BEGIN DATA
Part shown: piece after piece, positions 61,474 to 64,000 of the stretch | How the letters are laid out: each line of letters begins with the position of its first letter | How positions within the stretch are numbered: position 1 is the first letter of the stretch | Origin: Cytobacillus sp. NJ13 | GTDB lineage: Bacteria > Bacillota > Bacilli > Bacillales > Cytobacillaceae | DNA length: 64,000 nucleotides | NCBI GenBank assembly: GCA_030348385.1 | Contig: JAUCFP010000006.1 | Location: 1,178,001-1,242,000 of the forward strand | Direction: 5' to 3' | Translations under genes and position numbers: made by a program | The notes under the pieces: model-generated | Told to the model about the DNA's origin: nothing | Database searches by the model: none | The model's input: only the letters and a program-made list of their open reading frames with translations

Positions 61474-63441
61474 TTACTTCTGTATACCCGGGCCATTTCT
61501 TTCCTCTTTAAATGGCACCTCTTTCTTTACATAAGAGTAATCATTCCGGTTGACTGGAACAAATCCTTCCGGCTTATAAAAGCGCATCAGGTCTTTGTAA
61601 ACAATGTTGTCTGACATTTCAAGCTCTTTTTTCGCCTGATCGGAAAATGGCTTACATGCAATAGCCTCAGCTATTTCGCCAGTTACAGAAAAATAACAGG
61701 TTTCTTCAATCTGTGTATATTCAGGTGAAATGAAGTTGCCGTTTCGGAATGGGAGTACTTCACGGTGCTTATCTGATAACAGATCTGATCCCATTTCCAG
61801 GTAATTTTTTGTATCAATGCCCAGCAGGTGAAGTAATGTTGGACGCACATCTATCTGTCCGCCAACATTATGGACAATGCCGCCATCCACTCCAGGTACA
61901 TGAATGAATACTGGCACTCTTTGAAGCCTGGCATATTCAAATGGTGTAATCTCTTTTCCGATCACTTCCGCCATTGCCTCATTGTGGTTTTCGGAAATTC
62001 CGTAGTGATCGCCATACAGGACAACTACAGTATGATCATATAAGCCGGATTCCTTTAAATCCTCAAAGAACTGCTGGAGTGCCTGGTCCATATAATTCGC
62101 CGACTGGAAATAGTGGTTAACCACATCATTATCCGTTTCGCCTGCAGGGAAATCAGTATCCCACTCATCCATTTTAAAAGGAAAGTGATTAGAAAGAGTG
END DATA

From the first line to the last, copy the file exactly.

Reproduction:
Part shown: piece after piece, positions 61,474 to 64,000 of the stretch | How the letters are laid out: each line of letters begins with the position of its first letter | How positions within the stretch are numbered: position 1 is the first letter of the stretch | Origin: Cytobacillus sp. NJ13 | GTDB lineage: Bacteria > Bacillota > Bacilli > Bacillales > Cytobacillaceae | DNA length: 64,000 nucleotides | NCBI GenBank assembly: GCA_030348385.1 | Contig: JAUCFP010000006.1 | Location: 1,178,001-1,242,000 of the forward strand | Direction: 5' to 3' | Translations under genes and position numbers: made by a program | The notes under the pieces: model-generated | Told to the model about the DNA's origin: nothing | Database searches by the model: none | The model's input: only the letters and a program-made list of their open reading frames with translations

Positions 61474-63441
61474 TTACTTCTGTATACCCGGGCCATTTCT
61501 TTCCTCTTTAAATGGCACCTCTTTCTTTACATAAGAGTAATCATTCCGGTTGACTGGAACAAATCCTTCCGGCTTATAAAAGCGCATCAGGTCTTTGTAA
61601 ACAATGTTGTCTGACATTTCAAGCTCTTTTTTCGCCTGATCGGAAAATGGCTTACATGCAATAGCCTCAGCTATTTCGCCAGTTACAGAAAAATAACAGG
61701 TTTCTTCAATCTGTGTATATTCAGGTGAAATGAAGTTGCCGTTTCGGAATGGGAGTACTTCACGGTGCTTATCTGATAACAGATCTGATCCCATTTCCAG
61801 GTAATTTTTTGTATCAATGCCCAGCAGGTGAAGTAATGTTGGACGCACATCTATCTGTCCGCCAACATTATGGACAATGCCGCCATCCACTCCAGGTACA
61901 TGAATGAATACTGGCACTCTTTGAAGCCTGGCATATTCAAATGGTGTAATCTCTTTTCCGATCACTTCCGCCATTGCCTCATTGTGGTTTTCGGAAATTC
62001 CGTAGTGATCGCCATACAGGACAACTACAGTATGATCATATAAGCCGGATTCCTTTAAATCCTCAAAGAACTGCTGGAGTGCCTGGTCCATATAATTCGC
62101 CGACTGGAAATAGTGGTTAACCACATCATTATCCGTTTCGCCTGCAGGGAAATCAGTATCCCACTCATCCATTTTAAAAGGAAAGTGATTAGAAAGAGTG